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FIFO MINERS HEALTH TRAINING & EDUCATION

What to expect living on a mine site in Australia

living on a mine site and taking up a FIFO lifestyle
Living on a mine site can be challenging so it's great to educate yourself

It’s no surprise that many people are interested in joining the mining community and taking up a mining lifestyle. Salaries are as much as 60% larger than other industries, but there are a few things you should consider before taking the plunge into a FIFO life (Fly in Fly Out) lifestyle.

There are many positions that will require you to live on a mine site permanently and there are others that . may have you living on site for a month, so you should know what type of lifestyle you will be living.

  • Facilities – many sites offer a gym, which encourages exercise to improve fitness levels and mental health. The larger sites may also have bowling greens, swimming pools, and driving ranges for golf lovers. Additionally, you will find a canteen where all of your meals are cooked for you. This is where you’ll enjoy breakfast, lunch, and dinner, and at any time of day. Many (if not most) sites provide pay TV, as well as an internet connection and landline. You can entertain yourself, and keep in touch with home as you participate in the mining lifestyle.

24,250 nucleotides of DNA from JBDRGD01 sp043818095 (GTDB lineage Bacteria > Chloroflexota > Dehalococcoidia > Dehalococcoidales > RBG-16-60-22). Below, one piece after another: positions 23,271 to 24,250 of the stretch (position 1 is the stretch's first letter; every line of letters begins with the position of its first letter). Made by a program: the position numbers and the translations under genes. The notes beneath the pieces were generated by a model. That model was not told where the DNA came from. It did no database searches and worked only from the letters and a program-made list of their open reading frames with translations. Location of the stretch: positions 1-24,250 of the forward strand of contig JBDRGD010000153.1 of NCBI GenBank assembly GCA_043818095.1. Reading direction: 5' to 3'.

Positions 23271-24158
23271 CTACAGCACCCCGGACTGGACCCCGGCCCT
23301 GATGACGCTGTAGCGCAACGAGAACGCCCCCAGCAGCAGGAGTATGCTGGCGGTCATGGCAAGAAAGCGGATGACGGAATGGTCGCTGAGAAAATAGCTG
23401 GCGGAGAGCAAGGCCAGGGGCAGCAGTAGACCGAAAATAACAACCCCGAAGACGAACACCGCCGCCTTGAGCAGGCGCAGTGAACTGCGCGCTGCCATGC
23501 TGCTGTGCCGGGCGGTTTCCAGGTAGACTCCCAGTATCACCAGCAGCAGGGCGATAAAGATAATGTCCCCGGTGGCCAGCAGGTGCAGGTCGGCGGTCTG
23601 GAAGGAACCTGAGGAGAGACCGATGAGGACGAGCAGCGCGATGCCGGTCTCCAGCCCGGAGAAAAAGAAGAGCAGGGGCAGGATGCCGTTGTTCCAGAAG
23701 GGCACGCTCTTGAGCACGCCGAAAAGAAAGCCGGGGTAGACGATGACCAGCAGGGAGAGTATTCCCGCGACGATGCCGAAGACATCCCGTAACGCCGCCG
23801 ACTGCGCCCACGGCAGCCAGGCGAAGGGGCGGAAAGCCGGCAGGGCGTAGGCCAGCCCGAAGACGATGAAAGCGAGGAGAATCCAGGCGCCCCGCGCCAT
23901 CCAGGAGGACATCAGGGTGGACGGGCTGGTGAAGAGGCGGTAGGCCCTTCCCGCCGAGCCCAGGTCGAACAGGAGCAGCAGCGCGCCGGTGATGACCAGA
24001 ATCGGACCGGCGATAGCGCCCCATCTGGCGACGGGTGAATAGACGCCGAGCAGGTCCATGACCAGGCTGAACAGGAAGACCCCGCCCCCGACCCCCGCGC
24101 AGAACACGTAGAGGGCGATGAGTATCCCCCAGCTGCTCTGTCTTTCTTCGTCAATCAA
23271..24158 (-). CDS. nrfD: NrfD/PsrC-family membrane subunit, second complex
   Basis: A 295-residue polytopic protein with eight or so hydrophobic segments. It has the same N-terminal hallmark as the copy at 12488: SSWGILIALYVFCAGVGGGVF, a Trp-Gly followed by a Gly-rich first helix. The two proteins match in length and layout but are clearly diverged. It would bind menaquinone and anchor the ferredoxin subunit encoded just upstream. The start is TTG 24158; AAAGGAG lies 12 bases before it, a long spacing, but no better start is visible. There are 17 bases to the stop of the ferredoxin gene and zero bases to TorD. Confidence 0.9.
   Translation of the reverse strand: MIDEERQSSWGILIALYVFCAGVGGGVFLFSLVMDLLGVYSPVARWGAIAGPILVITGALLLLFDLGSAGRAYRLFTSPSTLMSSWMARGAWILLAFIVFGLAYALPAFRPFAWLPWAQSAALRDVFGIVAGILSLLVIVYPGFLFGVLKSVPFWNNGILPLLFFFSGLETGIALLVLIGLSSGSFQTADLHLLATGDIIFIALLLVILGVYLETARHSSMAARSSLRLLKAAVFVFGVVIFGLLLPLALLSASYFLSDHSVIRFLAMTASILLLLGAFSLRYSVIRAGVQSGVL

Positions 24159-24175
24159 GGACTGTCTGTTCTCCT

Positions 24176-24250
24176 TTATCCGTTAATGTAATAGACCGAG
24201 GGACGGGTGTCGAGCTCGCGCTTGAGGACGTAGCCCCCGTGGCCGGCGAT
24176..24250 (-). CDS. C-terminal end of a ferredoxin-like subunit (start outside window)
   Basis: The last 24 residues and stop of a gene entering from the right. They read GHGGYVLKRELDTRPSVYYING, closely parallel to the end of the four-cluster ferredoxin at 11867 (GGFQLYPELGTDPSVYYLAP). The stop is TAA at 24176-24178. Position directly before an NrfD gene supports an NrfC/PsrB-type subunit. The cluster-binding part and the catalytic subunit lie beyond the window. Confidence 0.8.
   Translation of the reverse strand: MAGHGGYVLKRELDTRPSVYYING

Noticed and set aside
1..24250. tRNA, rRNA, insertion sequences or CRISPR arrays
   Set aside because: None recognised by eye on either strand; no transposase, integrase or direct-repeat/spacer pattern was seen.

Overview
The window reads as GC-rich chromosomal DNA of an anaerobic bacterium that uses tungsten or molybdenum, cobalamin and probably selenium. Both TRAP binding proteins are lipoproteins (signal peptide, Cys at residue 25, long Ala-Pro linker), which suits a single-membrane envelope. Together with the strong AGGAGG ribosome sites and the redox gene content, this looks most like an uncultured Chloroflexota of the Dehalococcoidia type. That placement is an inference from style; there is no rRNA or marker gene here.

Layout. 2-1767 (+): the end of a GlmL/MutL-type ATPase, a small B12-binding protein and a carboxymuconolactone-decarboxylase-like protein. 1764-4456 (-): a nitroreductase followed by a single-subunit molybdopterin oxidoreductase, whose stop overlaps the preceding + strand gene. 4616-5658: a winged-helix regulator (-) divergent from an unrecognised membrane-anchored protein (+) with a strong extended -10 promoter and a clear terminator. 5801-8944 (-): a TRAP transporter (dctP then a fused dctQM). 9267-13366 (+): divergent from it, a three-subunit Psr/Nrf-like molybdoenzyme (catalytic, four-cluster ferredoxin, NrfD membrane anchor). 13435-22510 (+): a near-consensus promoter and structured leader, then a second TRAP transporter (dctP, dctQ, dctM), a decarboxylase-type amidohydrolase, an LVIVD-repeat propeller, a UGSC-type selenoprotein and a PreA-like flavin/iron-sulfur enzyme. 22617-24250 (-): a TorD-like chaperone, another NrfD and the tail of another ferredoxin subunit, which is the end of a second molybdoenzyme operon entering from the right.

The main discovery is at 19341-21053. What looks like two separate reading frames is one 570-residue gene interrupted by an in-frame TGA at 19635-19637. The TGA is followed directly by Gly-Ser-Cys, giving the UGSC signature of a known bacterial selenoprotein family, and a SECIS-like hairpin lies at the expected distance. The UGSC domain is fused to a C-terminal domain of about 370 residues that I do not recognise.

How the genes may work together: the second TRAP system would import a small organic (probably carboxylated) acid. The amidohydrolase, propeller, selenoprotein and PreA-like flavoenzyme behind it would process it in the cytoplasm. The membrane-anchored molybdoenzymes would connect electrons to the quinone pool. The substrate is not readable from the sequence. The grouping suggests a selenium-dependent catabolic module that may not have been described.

• Cleaning – you will be accommodated in a donga, which will be cleaned at least twice a week by the cleaning service staff. So, you don’t need to worry about cooking or cleaning once you finish your gruelling shift. You can kick back and relax.
  • Cost of living – with no time or facilities to go shopping, you can save money while you work away. You may find that there is a bar on site, however, this will be the only place where you can spend money. So, it’s essentially a period of forced savings.

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It’s important to remember that some of the smaller sites might not have the full range of facilities that we discussed above. The mining lifestyle is similar and even the smallest sites offer meals and some type of gym facility. With every pro, though, there is a con.

  • Long days – when you’re on site you will may be working 12 hour days and seven days a week. It can be exhausting.
  • Heat – generally, mines are in remote areas. It’s incredibly hot, there’s a lot of dust, and you may be annoyed by all the flies.
  • Food – while food is available all the time and free, it’s cooked in bulk and under a hot plate, so it’s not quite up to home cooking standards.
  • Remote & Repetitive – there’s nowhere to go and your routine is strict.
  • Alcohol – often, the work day starts with a breathalyser to ensure everyone is fit to work. So, it’s important you don’t overdo it.

It’s important to recognise that the mining lifestyle may not be for everyone.

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AMSJ April 2022